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TILEM & CAMPBELL APPEALS DISTRICT COURT’S FINDING THAT THE FEDERAL STATUTORY MANDATORY MINIMUM SENTENCES (21 USC 841) FOR COCAINE BASE (“CRACK”) OFFENSES ARE CONSTITUTIONAL.

At Tilem & Campbell, we represent a wide variety of defendants charged with anything from traffic infractions to serious felonies including controlled substance offenses. In a recent federal case, we represented a defendant charged in the United States District Court for the Southern District of New York with four drug offenses involving a total of approximately 112 grams of crack cocaine. Three of the offenses were Class A felonies which carried a mandatory minimum sentence of 10 years with a maximum of life imprisonment. Due to a prior drug felony, however, had the defendant gone to trial and lost, he would have been facing 20 years to life. The remaining offense was a Class B felony which carried a mandatory minimum sentence of 5 years with a maximum of 40 years imprisonment.

Senior Partner, Peter Tilem, a former Assistant District Attorney in the New York County District Attorney’s Office (Manhattan) was defendant’s lead attorney and successfully negotiated a plea bargain pursuant to which the defendant would plead guilty as charged. In return the Government would not seek the 20 year mandatory minimum but instead would recommend the 10 year mandatory minimum. The plea agreement did not require that the defendant waive his right to appeal his sentence.

The imprisonment range recommended by the U.S. Sentencing Guidelines as calculated in the Pre-sentence Investigation Report was 78-97 months based upon a base offense level of 27. However, due to the statutory mandatory 10 year minimum term of imprisonment found in 21 U.S.C 841(a)(1) and 841(b)(1)(A) for offenses involving crack cocaine, the defendant’s minimum term imprisonment increased to 120 months pursuant to USSG § 5G1.1(b).

This sentencing range was substantially higher than it would have been had the offenses involved powder cocaine because the Guidelines as well as the relevant statute (21 U.S.C 841) treat one gram of crack cocaine as equivalent to 100 grams of powder cocaine. For example, had defendant been sentenced for a powder cocaine offense involving the same quantities, he would have been facing a sentencing range of 15-21 months.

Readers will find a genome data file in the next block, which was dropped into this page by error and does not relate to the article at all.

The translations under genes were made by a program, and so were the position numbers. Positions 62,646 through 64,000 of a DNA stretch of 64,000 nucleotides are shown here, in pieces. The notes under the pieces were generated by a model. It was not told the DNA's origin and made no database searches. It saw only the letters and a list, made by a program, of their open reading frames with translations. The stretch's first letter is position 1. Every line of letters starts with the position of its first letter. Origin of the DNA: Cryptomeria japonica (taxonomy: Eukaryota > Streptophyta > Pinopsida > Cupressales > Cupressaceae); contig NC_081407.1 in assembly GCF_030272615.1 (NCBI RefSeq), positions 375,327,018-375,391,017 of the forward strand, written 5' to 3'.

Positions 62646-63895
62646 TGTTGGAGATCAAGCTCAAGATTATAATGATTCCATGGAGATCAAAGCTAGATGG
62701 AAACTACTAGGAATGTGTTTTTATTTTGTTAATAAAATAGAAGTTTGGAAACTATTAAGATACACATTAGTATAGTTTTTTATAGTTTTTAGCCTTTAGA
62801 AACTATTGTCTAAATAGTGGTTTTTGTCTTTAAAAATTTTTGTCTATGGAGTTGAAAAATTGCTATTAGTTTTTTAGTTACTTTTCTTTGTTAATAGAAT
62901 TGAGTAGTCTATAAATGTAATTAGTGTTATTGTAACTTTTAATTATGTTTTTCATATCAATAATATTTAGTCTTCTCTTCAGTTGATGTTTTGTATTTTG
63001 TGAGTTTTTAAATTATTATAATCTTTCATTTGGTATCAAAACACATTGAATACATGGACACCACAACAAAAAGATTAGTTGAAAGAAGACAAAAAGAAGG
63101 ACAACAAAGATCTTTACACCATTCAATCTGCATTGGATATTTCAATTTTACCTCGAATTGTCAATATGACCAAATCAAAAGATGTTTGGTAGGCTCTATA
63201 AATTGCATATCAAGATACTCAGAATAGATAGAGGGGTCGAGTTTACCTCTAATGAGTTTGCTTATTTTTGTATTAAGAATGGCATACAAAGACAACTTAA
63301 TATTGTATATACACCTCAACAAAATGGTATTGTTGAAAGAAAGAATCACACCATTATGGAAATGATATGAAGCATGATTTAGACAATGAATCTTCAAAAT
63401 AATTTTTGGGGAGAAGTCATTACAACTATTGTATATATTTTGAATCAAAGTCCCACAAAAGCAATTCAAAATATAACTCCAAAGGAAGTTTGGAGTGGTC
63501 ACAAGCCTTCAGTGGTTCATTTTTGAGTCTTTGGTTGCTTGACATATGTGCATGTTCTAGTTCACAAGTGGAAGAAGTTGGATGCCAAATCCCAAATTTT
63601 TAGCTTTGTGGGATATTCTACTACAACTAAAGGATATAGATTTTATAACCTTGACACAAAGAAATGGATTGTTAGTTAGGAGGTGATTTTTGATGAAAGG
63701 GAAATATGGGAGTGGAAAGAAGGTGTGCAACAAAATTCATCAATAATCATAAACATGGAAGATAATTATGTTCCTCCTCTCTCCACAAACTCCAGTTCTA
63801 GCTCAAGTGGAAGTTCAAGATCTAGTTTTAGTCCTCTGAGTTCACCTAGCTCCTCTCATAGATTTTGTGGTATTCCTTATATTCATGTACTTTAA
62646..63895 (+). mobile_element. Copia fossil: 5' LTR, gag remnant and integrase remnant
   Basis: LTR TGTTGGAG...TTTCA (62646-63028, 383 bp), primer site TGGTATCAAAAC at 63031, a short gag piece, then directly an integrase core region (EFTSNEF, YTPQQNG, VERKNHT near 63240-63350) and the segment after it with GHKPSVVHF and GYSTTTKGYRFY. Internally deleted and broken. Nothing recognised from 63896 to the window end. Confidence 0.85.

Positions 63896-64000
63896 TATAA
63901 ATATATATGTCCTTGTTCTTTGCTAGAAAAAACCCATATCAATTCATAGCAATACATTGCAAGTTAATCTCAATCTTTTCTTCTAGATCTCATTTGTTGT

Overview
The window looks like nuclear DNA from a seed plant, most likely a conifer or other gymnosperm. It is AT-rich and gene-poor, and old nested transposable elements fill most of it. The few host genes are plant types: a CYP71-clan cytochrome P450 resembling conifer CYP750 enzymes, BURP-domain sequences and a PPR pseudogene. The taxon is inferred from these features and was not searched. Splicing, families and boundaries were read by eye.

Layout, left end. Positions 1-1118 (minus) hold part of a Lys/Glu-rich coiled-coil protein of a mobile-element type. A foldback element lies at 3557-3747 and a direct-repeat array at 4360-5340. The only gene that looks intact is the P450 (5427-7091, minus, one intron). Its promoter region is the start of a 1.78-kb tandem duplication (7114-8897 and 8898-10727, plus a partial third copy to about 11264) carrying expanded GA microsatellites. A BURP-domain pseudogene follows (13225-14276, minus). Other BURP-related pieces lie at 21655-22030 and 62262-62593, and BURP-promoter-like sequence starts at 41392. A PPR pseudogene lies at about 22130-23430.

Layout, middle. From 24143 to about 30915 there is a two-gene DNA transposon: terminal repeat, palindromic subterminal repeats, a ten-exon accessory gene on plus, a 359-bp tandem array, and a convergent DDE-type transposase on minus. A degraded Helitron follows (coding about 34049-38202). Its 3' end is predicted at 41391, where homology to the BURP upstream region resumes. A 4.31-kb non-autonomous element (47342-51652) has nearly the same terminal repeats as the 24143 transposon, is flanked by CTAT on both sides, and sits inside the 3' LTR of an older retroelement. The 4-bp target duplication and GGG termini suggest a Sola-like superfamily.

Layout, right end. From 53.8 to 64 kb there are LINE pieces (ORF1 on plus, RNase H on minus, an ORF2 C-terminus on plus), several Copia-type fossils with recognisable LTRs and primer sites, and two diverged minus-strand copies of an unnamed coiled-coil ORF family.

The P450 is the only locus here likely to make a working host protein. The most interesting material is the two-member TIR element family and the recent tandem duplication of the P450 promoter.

Peter Tilem argued that he should be sentenced as if he had distributed powder cocaine. Citing Kimbrough v. U.S. 128 S.Ct. 558, 566 (2007) and Sentencing Commission Reports, Mr. Tilem opined that powder cocaine and crack are the same drug with the same physiological and physical effects. He further argued that the 100:1 cocaine/crack ratio and the corresponding statutory mandatory minimums for crack cocaine offenses were unconstitutional because said sentences violated defendant’s Equal Protection rights under both the strict scrutiny and rational basis tests.

Defendant also argued that the mandatory minimum as applied to him violated the Eighth Amendment’s prohibition against cruel and unusual punishment.
Defendant cited the United States Supreme Court reasoning in Kimbrough which noted, among other things, that crack and powder cocaine are the same drug and cause the same effect on the user. The Kimbrough decision also observed that the fears relied upon by Congress when they passed the mandatory minimums for crack offenses never materialized. Defendant also cited numerous Sentencing Commission reports recommending the abolition of the 100:1 crack/powder cocaine ratio. This, argued defendant, showed there was no rational basis for the sentencing disparity between crack and powder cocaine offenses.

The District Court disagreed finding the mandatory minimums constitutional and sentenced defendant to the statutory mandatory minimum of 10 years. Tilem & Campbell appealed defendant’s sentence to the United States Court of Appeals for the Second Circuit. Attorney Peter Tilem, the managing member of Tilem & Campbell and the attorney primarily responsible for the firm’s Appellate Practice researched and authored a 60 page Brief seeking reversal of the District Court’s decision. The Brief and arguments raised therein will be discussed section-by-section in coming blogs.

If you would like to discuss an appeal, feel free to contact Tilem & Campbell at 1-888-ANY-CRIME or on the web at www.888AnyCrime.com. Managing Member Peter Tilem is an experienced appellate attorney having handled appeals at both the State and Federal level on a wide range of issues including concurrent federal and state sentencing; crack cocaine mandatory minimums; Youthful Offender adjudications; statute of limitations; Article 78s; police officer reinstatement; Sex Offender Registration classifications; licensing denials; probation conditions; and others.